Next, we discuss the optimal controllability of problem (1). In order to proceed further, we define performance index
$$\begin{aligned} \tilde{J}(w)=\int _{0}^{a_0}\tilde{F}(t,z(t),z(b(z(t),t)),w(t))\mathrm{d}t, \end{aligned}$$
where \(\tilde{F}\) is a functional defined on \(I_0 \times C(I_0,Z) \times C_L(I_0,Z) \times W_{ad} \) and \( W_{ad}\) denotes the set of all admissible control and consequently is closed and convex in \(L^2(I_0,W).\)

Theorem 3

Under all the assumptions of Theorem 1, there exists an optimal control of problem (1) if\(r_1 a_0 L_g(2+LL_b) <1.\)


To complete the proof of the theorem, it is sufficient to find a control \(w^0 \in L^2(I_0,W)\) that minimizes the performance index \(\tilde{J}(w).\)

If \(\inf \{ \tilde{J}(w)|w \in W_{ad} \}\,=\, \infty ,\) then result trivially holds.

If \(\inf \{ \tilde{J}(w)|w \in W_{ad} \}\,=\,\epsilon _0 < \infty ,\) then there exists a sequence \(\{w^n\}\) in \(W_{ad}\) such that \(\tilde{J}(w^n) \rightarrow \epsilon _0.\) As \(W_{ad}\) is a closed and convex subset of \(L_2(I_0,W),\) the sequence \(\{w^n\}\) has a weakly convergent subsequence \(\{w^m\}\) converging to \(w^0 \in W_{ad}.\) Using Theorem 1, for each \(w^m \in W_{ad},\) there exists a mild solution \(z^m\) of (1) satisfying:
$$\begin{aligned} z^m(t)\,=\, & {} C_{\alpha }(t)z_0+S_{\alpha }(t)z_1\\&+\int _{0}^{t}P_{\alpha }(t-s)[g(s,z^m(s),z^m(b(z^m(s),s)))\\&+Ew^m(s)]\mathrm{d}s, \quad 0 \le t \le a_0. \end{aligned}$$
Similarly, corresponding to \(w^0,\) there exists a mild solution \(z^0\) of (1) satisfying:
$$\begin{aligned} z^0(t)\,=\, & {} C_{\alpha }(t)z_0+S_{\alpha }(t)z_1\\&+\int _{0}^{t}P_{\alpha }(t-s)[g(s,z^0(s),z^0(b(z^0(s),s)))\\&+Ew^0(s)]\mathrm{d}s, \quad 0 \le t \le a_0. \end{aligned}$$
Using (H3), for \(t \in [0,a_0],\) we have
$$\begin{aligned}&\Vert z^m(t)-z^0(t) \Vert \\&\quad \le r_1 \int _{0}^{t} [\Vert g(s,z^m,z^m(b(z^m(s),s)))-g(s,z^0,z^0(b(z^0(s),s))) \Vert \\&\qquad + \Vert Ew^n(s)-Ew^0(s)\Vert ]\mathrm{d}s. \end{aligned}$$
Using (H1), (H2), we get
$$\begin{aligned}&\Vert g(s,z^m(s),z^m(b(z^m(s),s)))-g(s,z^0(s),z^0(b(z^0(s),s))) \Vert \\&\quad \le L_g [\Vert z^m(s)-z^0(s)\Vert +\Vert z^m(b(z^m(s),s))-z^0(b(z^0(s),s))\Vert ] \\&\quad \le L_g [\Vert z^m(s)-z^0(s)\Vert +\Vert z^m(b(z^m(s),s))-z^m(b(z^0(s),s))\Vert \\&\qquad +\Vert z^m(b(z^0(s),s))-z^0(b(z^0(s),s))\Vert ] \\&\quad \le L_g(2+LL_b) \Vert z^m-z^0\Vert _{a_0}. \end{aligned}$$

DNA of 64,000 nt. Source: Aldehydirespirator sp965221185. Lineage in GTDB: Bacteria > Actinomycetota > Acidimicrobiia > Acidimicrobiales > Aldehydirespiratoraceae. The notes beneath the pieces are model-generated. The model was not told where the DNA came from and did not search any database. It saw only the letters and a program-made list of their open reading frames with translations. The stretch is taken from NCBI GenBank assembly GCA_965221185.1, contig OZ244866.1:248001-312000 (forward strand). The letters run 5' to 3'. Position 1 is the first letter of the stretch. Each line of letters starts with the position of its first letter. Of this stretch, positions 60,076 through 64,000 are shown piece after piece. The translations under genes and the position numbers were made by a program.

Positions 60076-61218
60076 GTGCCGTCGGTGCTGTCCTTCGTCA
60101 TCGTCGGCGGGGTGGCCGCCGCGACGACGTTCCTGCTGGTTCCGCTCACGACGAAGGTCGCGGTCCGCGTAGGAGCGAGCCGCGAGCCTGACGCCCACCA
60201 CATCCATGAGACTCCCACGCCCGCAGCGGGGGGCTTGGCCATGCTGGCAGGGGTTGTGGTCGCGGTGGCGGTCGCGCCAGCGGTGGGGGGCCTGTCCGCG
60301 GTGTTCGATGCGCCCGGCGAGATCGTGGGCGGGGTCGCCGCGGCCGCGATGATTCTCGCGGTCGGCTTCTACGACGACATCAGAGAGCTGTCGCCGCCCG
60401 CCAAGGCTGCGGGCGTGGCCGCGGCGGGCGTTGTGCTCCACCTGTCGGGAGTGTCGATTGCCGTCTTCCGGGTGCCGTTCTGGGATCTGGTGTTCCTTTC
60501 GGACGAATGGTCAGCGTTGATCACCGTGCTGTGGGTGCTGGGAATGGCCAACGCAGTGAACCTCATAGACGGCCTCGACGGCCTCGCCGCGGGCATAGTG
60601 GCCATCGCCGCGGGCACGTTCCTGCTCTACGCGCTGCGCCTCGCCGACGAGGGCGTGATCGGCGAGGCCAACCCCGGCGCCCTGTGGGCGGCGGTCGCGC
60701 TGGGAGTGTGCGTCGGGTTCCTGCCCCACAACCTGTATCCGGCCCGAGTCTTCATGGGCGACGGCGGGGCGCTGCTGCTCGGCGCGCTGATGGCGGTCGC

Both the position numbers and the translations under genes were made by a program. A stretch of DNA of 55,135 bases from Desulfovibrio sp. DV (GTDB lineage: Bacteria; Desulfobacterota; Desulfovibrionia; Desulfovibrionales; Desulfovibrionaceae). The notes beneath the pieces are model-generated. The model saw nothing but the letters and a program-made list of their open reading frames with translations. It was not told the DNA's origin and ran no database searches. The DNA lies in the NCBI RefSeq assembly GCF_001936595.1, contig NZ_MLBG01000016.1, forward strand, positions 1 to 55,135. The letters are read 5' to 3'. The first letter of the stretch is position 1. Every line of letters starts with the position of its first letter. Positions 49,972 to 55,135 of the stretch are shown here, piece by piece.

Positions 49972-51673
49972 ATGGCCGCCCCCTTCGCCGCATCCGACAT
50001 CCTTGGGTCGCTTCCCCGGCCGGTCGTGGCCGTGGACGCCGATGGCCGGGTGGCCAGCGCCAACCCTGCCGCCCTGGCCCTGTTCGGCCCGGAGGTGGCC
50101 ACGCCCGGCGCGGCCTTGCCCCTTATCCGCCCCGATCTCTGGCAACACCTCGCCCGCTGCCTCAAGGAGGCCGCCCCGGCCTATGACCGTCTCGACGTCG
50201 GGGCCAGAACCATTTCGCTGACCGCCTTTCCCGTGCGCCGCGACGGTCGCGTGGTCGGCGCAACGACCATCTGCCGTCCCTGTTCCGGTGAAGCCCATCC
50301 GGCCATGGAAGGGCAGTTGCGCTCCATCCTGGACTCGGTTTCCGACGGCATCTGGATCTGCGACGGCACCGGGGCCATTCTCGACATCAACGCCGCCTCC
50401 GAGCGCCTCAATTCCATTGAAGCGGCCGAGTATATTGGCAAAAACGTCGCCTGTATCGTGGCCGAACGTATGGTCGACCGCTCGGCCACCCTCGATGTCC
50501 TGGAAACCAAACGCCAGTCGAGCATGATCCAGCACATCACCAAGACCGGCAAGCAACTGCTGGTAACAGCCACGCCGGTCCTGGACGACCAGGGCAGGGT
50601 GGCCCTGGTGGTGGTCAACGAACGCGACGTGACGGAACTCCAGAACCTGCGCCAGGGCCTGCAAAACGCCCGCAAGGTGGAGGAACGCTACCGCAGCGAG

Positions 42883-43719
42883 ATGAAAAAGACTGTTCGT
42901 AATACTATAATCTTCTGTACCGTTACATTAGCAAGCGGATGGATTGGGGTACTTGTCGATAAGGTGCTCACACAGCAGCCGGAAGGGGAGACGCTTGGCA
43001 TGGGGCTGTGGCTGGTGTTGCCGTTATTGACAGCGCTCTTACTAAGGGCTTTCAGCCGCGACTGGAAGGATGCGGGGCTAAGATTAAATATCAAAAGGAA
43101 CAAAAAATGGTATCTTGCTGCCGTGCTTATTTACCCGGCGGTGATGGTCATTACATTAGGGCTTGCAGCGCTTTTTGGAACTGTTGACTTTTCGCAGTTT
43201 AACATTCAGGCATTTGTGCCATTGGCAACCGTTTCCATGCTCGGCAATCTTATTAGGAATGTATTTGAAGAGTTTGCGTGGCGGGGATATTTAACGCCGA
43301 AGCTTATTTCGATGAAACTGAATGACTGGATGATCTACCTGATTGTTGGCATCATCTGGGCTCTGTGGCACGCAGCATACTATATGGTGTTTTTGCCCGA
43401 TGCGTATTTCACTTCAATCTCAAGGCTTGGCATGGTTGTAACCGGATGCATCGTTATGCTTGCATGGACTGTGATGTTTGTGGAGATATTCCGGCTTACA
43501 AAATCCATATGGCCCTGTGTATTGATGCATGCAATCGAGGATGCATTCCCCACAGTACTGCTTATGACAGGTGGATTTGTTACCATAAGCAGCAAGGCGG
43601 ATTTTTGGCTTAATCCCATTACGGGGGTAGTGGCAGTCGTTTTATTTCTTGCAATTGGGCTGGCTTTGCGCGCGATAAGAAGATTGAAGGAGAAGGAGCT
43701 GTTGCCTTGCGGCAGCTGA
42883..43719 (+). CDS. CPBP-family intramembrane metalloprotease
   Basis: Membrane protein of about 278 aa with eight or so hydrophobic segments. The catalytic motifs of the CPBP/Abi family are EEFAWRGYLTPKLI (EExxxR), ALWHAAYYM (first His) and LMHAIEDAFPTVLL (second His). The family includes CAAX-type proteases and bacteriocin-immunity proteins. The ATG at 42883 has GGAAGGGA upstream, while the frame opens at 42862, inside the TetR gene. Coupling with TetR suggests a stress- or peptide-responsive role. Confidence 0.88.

From (5), we have
$$\begin{aligned}&\Vert z^m(t)-z^0(t)\Vert \\&\quad \le r_1\left[ L_g(2+LL_b)a_0 \Vert z^m-z^0\Vert _{a_0}+ \int _{0}^{t}\Vert Ew^m(s)-Ew^0(s)\Vert \mathrm{d}s\right] \\&\quad \le r_1 a_0 [L_g(2+LL_b) \Vert z^m-z^0\Vert _{a_0}+\Vert Ew^m-Ew^0\Vert _{a_0}]. \end{aligned}$$
Since \(r_1 a_0 L_g(2+LL_b) <1\) and \(\Vert Ew^m-Ew^0\Vert _{a_0} \rightarrow 0,\) we conclude that \(z^m \rightarrow z^0.\)
Applying Balder’s theorem, we get
$$\begin{aligned} \epsilon _0\,=\, & {} \lim \limits _{n \rightarrow \infty }\int _{0}^{a_0}\tilde{F} (t,z^m(t),z^m(b(z^m(t),t)),w^m(t))\mathrm{d}t \\\le & {} \int _{0}^{a_0} \tilde{F} (t,z^0(t), z^0(b(z^0(t),0)),w^0(t))\mathrm{d}t \\= & {} \tilde{J}(w^0) \ge \epsilon _0. \end{aligned}$$
This shows that \(\tilde{J}(w^0)\,=\,\epsilon _0,\) i.e., \(\tilde{J}\) attains its minimum value at \(w^0 \in L^2(I_0,W).\)\(\square \)


Consider the following example:
$$\begin{aligned} \left\{ \begin{array}{lll}_CD^{\frac{3}{2}}z(y,s)-\frac{\partial ^2}{\partial y^2}z(y,s)=\nu _0(y,s)+g_1(y,z(y,s))+g_2(s,y,z(y,s)),\\ \qquad \qquad \qquad y \in (0,\pi ) \quad s \in (0,a_0],\\ z(0)=z(\pi )=0, \\ z(y,0)=z_0(y), \quad \frac{\partial z}{\partial s}(y,0)=z_1(y), \quad y \in (0,\pi ), \end{array}\right. \end{aligned}$$
$$\begin{aligned} g_1(y,z(y,s))=\int _{0}^{y}K(y,x)z(y,a_1h(t)|z(x,t)|)\mathrm{d}x, \end{aligned}$$
and the function \(g_2:R_+ \times [0,1] \times R \rightarrow R\) is locally Hölder continuous in t,  locally Lipschitz continuous in z,  uniformly in y and measurable in y. Let \(I_0=[0,a_0].\)
Choose \(Z=C([0,\pi ], R)\) and the operator A defined by \(Az=z''\) with domain
$$\begin{aligned} D(A)=\{z(\cdot ) \in Z|z'' \in Z,z(0)=z(\pi )=0\}. \end{aligned}$$
Obviously, \(\overline{D(A)} \ne Z.\) Thus, A is nondensely defined on Z.

Also \(\rho (A) \supseteq (0,+\infty ),\)\(\Vert (\lambda I-A)^{-1} \Vert \le \frac{1}{\lambda }\) for \(\lambda >0.\) This shows that A satisfies the Hille–Yosida on Z. Therefore, A generates a compact \(C_0\)-semigroup \(\{T(t)\}\) on \(\overline{D(A)}\) and consequently A generates a compact cosine family \(\{C_{\alpha }(t)\}_{t \ge 0}\) on \(\overline{D(A)}.\)

Let \(C\left( I_0,\overline{D(A)}\right) \) denote the set of all continuous functions on \(I_0,\) and
$$\begin{aligned} C_L\left( I_0,\overline{D(A)}\right) =\left\{ z \in C \left( I_0,\overline{D(A)}\right) |\Vert z(s_1)-z(s_2)\Vert \le L |s_1-s_2|\right\} . \end{aligned}$$
We define \(g:I_0 \times C \left( I_0,\overline{D(A)} \right) \times C_L \left( I_0,\overline{D(A)} \right) \rightarrow X,\) by
$$\begin{aligned} g(s,z, \phi )(y)=g_1(y,\phi )+g_2(s,y,z), \end{aligned}$$
and \((E\nu )(s)(y)=\nu _0(s,y),\)\(z(s)(y)=z(y,s)\); then, abstract formulation of problem (6) is
$$\begin{aligned} _CD^{\frac{3}{2}}z(s)= & {} Az(s)+E\nu (s)+g(s,z(s),b(z(s),s)) \\ z(0)= & {} z_0, \quad \frac{\partial z}{\partial s}(0)=z_1. \end{aligned}$$
We can easily prove that all assumptions of Theorem 2 are satisfied; therefore by using theorem, we conclude that system (6) is approximately controllability on \(I_0.\)
Define performance index
$$\begin{aligned} \tilde{J}(w)=\int _{0}^{a_0} (\Vert z(t)\Vert ^2+\Vert w(t)\Vert ^2)\mathrm{d}t. \end{aligned}$$
It can be easily checked that all the assumptions of Theorem 3 are satisfied; therefore, by using Theorem 3, we find an admissible control \(w_0\) that minimizes \(\tilde{J}(w)\).



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Authors and Affiliations

  1. 1.Department of MathematicsAligarh Muslim UniversityAligarhIndia